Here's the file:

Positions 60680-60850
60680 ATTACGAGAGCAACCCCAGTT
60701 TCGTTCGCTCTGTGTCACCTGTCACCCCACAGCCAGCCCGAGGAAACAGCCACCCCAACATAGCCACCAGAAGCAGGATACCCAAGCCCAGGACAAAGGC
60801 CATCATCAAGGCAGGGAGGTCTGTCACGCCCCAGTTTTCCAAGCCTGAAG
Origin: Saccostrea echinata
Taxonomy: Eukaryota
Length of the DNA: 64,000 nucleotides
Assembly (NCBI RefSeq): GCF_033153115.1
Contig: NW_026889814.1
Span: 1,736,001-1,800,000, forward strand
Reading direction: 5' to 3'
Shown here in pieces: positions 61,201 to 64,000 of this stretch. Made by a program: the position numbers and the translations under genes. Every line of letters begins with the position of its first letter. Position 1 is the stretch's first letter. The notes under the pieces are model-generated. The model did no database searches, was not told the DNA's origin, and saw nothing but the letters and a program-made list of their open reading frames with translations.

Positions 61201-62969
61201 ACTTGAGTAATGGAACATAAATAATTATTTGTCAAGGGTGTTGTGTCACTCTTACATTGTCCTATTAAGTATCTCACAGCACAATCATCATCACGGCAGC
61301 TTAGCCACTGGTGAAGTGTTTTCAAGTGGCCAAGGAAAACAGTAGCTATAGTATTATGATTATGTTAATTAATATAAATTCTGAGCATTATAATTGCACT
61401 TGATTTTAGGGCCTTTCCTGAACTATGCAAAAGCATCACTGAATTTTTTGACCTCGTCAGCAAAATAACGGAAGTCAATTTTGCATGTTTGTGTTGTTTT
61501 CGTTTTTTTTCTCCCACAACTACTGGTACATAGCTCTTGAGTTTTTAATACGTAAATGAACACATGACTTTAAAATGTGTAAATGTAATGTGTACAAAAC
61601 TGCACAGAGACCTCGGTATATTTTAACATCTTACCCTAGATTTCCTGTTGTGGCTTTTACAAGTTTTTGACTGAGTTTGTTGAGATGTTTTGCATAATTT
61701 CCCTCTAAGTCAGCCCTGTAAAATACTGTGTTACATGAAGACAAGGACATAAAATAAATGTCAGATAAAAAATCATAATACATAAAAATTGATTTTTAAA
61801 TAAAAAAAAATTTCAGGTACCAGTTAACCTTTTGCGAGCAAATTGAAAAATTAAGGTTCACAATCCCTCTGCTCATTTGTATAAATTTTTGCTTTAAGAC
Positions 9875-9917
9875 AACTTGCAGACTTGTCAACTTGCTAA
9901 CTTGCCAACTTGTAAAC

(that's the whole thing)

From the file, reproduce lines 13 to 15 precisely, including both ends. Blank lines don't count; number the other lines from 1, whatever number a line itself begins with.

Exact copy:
Positions 61201-62969
61201 ACTTGAGTAATGGAACATAAATAATTATTTGTCAAGGGTGTTGTGTCACTCTTACATTGTCCTATTAAGTATCTCACAGCACAATCATCATCACGGCAGC
61301 TTAGCCACTGGTGAAGTGTTTTCAAGTGGCCAAGGAAAACAGTAGCTATAGTATTATGATTATGTTAATTAATATAAATTCTGAGCATTATAATTGCACT